Genre Redesign Madness challenge

edited November 2008 in Story Games
We've all seen those games on the shelves. Another post-apocalyptic rpg, another hard sci-fi, another high fantasy...only this time the orcs are purple, or whatever minimal cosmetic change was necessary to avoid a copyright lawsuit. You know you could do better with one hand tied behind your back, and now I challenge you to prove it.

Genres are handy things. They provide familiar patterns which people can quickly grasp, but they can also become prisons if followed too closely. This challenge will provide each entrant with a randomly selected genre and 10 days in which to create a roleplaying game that uses that genre, but pushes it in a new direction.

I've been setting up the pages over at You'll need to sign up for an account with wikidot to participate. I'm thinking of starting on the 28th.


  • This sounds very fun. Assuming I have time, I'm totally in.

    I have a Wikidot account already. :)
  • This does indeed sound very fun, and I would absolutely love to do it, but I have many reservations. Namely, I've never designed a full game before, though it's something I've wanted to get around to at some point. Also, I don't know if I'm well-read enough to know what's already been done. Knowing me, I'd probably steal some idea wholesale without even realizing it. :) Still, how open would this be to relative newbs?
  • I'm interested. I love contests like these. I've found that I seem to only work well under a deadline, so these are great. Also, the theme is pretty cool.
  • edited November 2008
    Veritascitor, we were all new to game design once.

    Challenges like these are to get all of us to "stretch our legs" a bit, to do a little better than we've done in the past, rather than true competitions to see who is the best designer. As for doing something that might have already been done, the important thing is that you do something that you haven't seen in a game before. Despite your reservations, there's so much that hasn't been done, I wouldn't be surprised if you did come up with something new.

    I hope you'll join in.
  • In that case, I don't really have a reason not to try it out. I should be able to make the time (in between my day job and the games I'm participating in) to come up with something coherent, at the very least. :)
  • Count me in. I need to get out of my current genre for a few days anyway. My username there is the same as here.
  • People have started saying "Hi" in the forum thread on the wiki, so if any of you want to do so, feel free. That will give me a better idea of how many people I've got.
  • Oh, interesting. I'll try this.

  • All signed up and ready to go.
  • I'll give it a spin.
  • Entered and ready to go! My game plan: to add Jane Austen. To everything.

    Paranoia & Prejudice
    Shadowrun & Sensibility
    Northanger Abbey...of the DEAD!
    Mansfield Park's Dungeon (no, not that one. The other one)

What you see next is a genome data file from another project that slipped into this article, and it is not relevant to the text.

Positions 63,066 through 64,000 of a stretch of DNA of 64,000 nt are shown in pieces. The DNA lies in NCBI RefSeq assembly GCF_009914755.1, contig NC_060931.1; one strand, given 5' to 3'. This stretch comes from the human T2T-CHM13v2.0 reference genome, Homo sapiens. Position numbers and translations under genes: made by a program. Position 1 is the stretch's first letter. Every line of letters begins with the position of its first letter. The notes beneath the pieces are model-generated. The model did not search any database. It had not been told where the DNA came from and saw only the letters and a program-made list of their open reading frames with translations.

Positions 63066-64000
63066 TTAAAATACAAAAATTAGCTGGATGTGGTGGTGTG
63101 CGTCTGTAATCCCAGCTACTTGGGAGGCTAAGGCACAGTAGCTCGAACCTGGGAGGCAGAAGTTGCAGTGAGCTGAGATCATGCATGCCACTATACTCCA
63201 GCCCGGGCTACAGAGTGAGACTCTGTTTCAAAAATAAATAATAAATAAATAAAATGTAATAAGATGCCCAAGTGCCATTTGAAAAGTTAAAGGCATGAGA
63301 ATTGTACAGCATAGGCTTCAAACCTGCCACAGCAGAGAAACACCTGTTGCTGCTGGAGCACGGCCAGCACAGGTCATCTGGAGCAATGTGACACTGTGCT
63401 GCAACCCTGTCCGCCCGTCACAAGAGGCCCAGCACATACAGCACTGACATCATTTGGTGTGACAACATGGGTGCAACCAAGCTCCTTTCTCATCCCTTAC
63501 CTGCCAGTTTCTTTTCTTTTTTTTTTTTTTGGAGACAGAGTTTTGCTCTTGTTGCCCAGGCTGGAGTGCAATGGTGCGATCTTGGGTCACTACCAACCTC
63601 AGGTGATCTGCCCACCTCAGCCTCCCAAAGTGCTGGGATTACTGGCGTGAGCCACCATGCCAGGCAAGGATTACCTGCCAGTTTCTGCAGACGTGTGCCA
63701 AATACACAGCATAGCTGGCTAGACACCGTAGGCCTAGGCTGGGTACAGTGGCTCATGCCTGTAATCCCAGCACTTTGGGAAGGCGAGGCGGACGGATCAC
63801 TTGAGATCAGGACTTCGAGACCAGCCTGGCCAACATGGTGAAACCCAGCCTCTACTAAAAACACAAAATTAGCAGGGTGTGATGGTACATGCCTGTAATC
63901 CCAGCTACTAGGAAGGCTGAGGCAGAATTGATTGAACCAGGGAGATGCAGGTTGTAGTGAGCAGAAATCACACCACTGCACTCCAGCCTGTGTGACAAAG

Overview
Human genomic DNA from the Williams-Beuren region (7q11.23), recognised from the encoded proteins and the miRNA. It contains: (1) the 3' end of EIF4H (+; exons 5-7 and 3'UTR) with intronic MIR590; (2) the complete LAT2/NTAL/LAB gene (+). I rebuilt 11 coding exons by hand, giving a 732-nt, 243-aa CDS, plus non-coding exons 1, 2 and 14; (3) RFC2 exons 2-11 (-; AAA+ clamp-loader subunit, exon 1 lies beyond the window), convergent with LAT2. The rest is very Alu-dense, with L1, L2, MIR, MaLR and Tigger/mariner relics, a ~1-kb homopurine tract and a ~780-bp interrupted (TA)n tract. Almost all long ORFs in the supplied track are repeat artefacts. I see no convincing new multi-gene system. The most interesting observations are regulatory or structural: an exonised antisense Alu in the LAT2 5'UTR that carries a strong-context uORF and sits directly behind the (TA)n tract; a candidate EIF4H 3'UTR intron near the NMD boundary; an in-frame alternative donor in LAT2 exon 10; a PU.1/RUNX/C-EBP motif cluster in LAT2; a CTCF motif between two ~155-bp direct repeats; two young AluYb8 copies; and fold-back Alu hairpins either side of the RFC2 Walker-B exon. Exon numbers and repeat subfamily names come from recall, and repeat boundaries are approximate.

• The contest has begun! We have fifteen entrants so far, and are starting to see design threads popping up in the wiki's forum pages.
  • You've given me War, as a genre. I'm actually nervous.

    I'm going to do the Opium Wars.

  • the page doesn't seem to give any instructions on how to enter, only what entrants are required to do.
    HOW DO I ENTER? I've already created a wikidot account.
  • Well, folks, I've got exactly one genre left on my list just in case somebody needs a re-roll. I'm very happy with the turnout (19 people) and looking forwards to reading the entries in a week.
  • I got 'Western.' Unfortunately, this weekend already has me working on a twist of a western, re-cast into a fantasy mold (for another game, not one I've designed). I'd be tempted to adapt my own work and I don't know if I could escape the shadow and influence of that work. So if it's okay for me to adapt that twist, I'll go for it. Otherwise, I'm going to reroll.
  • I love these challenges, but I'm going through a divorce right now and adjusting to a tough new job. Also, I blew the last one I entered (for similar reasons) - it's too bad. This one sounds fun but I'm just not up to it, right now.
  • After Western was discarded, I got 'Wuxia'. Here's my first musings:

    So, I'm reading Le ton beau de Marot by Douglas Hofstadter (the guy who did Godel Escher Bach), which is about translation and communication and language.

    In it, it uses a metaphor. It postulates a game of "chesh", which is identical to the game of chess, such that you could understand a play-by-play description of chess/chesh and consider them to be the same (i.e. a translation of chess to chesh is perfect - you can see the analogy to language I hope).

    Anyway, Hofstadter asks a simple question about chesh - how would bishops be considered? There's no real "diagonal" on the hexagon board. He goes through various iterations of what diagonal might mean on a square lattice. There's the notion of 45-degree angles, which doesn't lend itself to exportation to hexagons (and 45 degrees with respect to what, exactly, on a hexagon board?).

    From there, he goes to the idea of diagonal being about squares that "kiss" at their common corners, and nowhere else. But that doesn't really work on the hexagon structure either.

    And from THERE he goes to the idea of "moving to the nearest neighbor of the same color." So you need to make sure your hexagons don't have any neighbors of one color. A two-color board doesn't work, but with three colors, you reach the 'aha' moment. From here we can go to answer "how will a chesh bishop move?" and now we have an answer.

    What's more interesting is that these "diagonal" moves radiate out from each corner, so while they aren't close enough to "kiss" their neighbors, they can still blow each other kisses, so to speak. You move along the 'crease' between other hexes to get there.

    Anyway - I want to do to wuxia what Hofstadter did to chess. But… what is the "square board" of wuxia? That's what I'm trying to investigate.
  • Aw man, I missed the signup for this one (just found this thread). Are you going to do this again? Can I jump in late?
  • Jump in late! Go post in the wikidot forum and Graham will set you up the bomb.
  • The deadline is still the same, though, so welcome to the time pressure! :)